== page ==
Nevertheless, one might still choose to plant a Bacon over another B-type avocado tree because Bacon tastes better (vs. Zutano), handles cold better (vs. Nabal), has better tree structure (vs. SirPrize), or is likely to bear more of its own fruit (vs. Fuerte and Marvel).
Bacon also has the advantage of being mature and ready for harvest earlier than most other avocado varieties. I associate the beginning of Bacon’s harvest season with Halloween because in most years Bacon starts to taste acceptable on that date.
Bacon avocados usually taste their best starting just after Christmas in inland Southern California. Close to the beach and farther north, you might find Bacons tasting their best a month or two later.
(This year — 2019 — happens to be exceptionally late, about a month late. The cool and rainy winter and spring, followed by a mild summer, seem to be the cause.)
I’ve picked good Bacon avocados in March, but by that time they often begin to deteriorate while still hanging on the tree. The bottom of the fruit begins to crack and spoil.
So the Bacon harvest season runs roughly four months, but is at peak for only about two. That’s not long for an avocado variety, especially compared to a super-hanger like Hass, which will have fruit hanging on the tree up near peak taste for twice as long.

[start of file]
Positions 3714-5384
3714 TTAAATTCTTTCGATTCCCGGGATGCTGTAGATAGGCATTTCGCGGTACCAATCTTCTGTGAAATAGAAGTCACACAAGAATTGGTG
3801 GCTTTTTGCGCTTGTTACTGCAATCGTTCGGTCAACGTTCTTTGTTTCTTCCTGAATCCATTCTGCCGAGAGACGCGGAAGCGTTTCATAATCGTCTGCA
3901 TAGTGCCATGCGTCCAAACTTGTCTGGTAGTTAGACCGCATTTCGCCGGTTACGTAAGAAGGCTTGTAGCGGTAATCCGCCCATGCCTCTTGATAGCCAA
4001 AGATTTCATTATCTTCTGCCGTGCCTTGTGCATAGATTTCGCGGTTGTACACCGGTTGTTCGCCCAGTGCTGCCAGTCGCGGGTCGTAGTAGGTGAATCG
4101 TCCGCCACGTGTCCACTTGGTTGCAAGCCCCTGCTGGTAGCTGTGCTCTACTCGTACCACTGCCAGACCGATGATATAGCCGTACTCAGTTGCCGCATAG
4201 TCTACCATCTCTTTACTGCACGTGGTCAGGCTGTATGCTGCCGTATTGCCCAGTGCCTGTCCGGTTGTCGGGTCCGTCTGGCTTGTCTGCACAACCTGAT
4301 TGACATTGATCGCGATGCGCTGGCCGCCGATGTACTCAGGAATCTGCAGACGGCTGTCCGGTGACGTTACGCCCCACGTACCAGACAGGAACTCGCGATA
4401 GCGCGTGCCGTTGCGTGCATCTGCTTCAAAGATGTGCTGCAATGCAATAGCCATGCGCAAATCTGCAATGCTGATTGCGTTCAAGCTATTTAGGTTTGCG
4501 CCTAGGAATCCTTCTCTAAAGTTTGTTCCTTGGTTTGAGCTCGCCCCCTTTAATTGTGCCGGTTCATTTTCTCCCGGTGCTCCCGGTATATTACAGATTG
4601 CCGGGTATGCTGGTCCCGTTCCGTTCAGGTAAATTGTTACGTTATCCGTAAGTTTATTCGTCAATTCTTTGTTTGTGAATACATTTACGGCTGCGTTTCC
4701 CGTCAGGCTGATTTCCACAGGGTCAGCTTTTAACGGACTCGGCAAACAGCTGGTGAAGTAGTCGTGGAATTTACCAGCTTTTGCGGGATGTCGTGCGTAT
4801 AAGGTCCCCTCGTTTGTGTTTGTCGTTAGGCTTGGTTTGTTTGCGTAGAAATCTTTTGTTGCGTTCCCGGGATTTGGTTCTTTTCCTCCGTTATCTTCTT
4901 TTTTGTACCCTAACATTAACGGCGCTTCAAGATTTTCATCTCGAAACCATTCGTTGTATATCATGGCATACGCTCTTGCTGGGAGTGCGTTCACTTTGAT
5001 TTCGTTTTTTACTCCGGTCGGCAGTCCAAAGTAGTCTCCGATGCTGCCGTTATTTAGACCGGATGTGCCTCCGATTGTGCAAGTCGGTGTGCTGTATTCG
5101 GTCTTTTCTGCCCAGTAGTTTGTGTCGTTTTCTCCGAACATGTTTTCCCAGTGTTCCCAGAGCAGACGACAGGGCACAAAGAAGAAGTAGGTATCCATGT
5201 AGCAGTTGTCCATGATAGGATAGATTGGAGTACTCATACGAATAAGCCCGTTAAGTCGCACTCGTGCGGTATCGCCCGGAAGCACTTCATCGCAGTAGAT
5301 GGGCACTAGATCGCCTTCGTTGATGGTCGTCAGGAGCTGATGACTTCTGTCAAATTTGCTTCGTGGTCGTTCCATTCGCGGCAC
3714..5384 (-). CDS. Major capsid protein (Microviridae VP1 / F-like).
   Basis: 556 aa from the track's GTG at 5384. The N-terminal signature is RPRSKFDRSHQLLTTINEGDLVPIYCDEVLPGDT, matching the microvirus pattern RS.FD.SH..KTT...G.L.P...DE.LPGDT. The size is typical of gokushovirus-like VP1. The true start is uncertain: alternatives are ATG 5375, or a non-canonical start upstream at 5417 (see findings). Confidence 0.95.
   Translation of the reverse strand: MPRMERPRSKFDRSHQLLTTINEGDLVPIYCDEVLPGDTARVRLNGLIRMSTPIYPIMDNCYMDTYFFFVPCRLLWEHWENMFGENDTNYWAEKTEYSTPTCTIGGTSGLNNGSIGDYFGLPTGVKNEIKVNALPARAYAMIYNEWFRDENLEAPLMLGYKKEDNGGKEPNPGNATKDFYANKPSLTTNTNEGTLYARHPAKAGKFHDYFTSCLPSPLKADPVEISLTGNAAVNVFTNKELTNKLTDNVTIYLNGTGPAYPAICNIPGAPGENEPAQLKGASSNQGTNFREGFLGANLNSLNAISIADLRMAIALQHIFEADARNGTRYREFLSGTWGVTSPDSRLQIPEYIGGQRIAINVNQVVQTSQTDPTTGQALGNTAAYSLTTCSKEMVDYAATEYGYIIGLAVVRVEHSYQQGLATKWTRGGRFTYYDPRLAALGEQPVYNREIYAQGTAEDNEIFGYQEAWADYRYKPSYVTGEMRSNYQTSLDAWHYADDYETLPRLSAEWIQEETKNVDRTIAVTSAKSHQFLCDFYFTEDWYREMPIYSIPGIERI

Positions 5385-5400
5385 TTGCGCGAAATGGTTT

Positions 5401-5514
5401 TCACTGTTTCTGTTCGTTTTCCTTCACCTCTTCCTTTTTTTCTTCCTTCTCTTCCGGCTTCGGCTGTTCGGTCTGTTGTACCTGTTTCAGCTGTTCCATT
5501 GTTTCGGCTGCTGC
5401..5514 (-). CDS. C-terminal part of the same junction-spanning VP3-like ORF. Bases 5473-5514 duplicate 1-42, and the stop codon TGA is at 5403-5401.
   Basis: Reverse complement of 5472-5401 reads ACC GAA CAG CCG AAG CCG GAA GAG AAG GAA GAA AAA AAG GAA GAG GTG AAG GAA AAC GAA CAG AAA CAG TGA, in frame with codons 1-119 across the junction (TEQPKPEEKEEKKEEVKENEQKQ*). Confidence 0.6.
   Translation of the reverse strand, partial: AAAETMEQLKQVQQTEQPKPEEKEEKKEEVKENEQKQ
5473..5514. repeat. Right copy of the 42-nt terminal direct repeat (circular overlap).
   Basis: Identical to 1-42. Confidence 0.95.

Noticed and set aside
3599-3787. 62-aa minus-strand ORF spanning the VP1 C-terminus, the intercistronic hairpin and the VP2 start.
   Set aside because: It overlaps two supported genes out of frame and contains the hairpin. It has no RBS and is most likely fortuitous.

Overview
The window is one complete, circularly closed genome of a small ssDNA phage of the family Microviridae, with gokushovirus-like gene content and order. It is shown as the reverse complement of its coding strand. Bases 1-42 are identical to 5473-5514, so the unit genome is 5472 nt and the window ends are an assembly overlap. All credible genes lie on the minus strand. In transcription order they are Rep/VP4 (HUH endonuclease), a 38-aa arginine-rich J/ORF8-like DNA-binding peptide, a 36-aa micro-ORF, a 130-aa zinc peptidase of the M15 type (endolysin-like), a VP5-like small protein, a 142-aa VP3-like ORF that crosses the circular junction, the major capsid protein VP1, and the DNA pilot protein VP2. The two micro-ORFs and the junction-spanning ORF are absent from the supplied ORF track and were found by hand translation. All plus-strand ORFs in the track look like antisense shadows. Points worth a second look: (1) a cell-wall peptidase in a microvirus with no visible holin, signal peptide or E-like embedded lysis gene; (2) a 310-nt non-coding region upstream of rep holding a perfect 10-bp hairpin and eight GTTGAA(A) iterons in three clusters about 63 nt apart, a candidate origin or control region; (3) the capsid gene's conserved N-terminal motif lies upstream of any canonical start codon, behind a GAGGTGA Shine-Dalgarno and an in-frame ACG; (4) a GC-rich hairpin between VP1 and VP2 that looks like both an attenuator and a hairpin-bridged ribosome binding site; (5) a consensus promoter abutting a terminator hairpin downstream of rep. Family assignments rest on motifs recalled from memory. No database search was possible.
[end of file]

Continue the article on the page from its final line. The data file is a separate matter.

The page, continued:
Is Bacon a fit for your yard?
You might consider planting a Bacon avocado tree in your yard if you want avocados to pick in winter. If you already have a spring or summer variety like Hass or Lamb, then a Bacon tree would add a few months of fruit to the beginning of your avocado year.
But you probably wouldn’t want to plant a Bacon as your only avocado tree. There are other varieties that produce as many or more avocados and have a longer harvest season. That’s the kind of tree that you want as your only tree. An exception might be if you live in a location that gets too cold to grow such a variety.
You also probably wouldn’t want to plant a Bacon tree unless you’ve tasted a Bacon avocado. They’re significantly different from Hass. In other words, they’re different from what most of us are used to. My sister-in-law loves Hass and avocado varieties that are similar to Hass, but she won’t even accept free Bacon avocados when I offer. She finds them unacceptably bland.
(Where to find a Bacon avocado to try? Farmer’s markets are your best bet.)
My Bacon avocado trees
I have other avocado trees in my yard, but I don’t have a Bacon because of the trees that I’ve adopted that I mentioned at the beginning of this profile. Yes, I meant trees, plural. There are actually a handful of those old Bacon avocado trees from which I can pick.
They are growing on the edge of the grounds of an elementary school in the town where I grew up. Like much of Southern California, my hometown was once filled with citrus and avocado groves before it was filled with houses and schools. Luckily in this case, the chainsaws and bulldozers spared some of the old fruit trees as the town morphed from agricultural to suburban.
When I visit my family during winter, I also visit my Bacons. I pick, and I share. In fact, I often recruit my family to join me in the Bacon picking and sharing.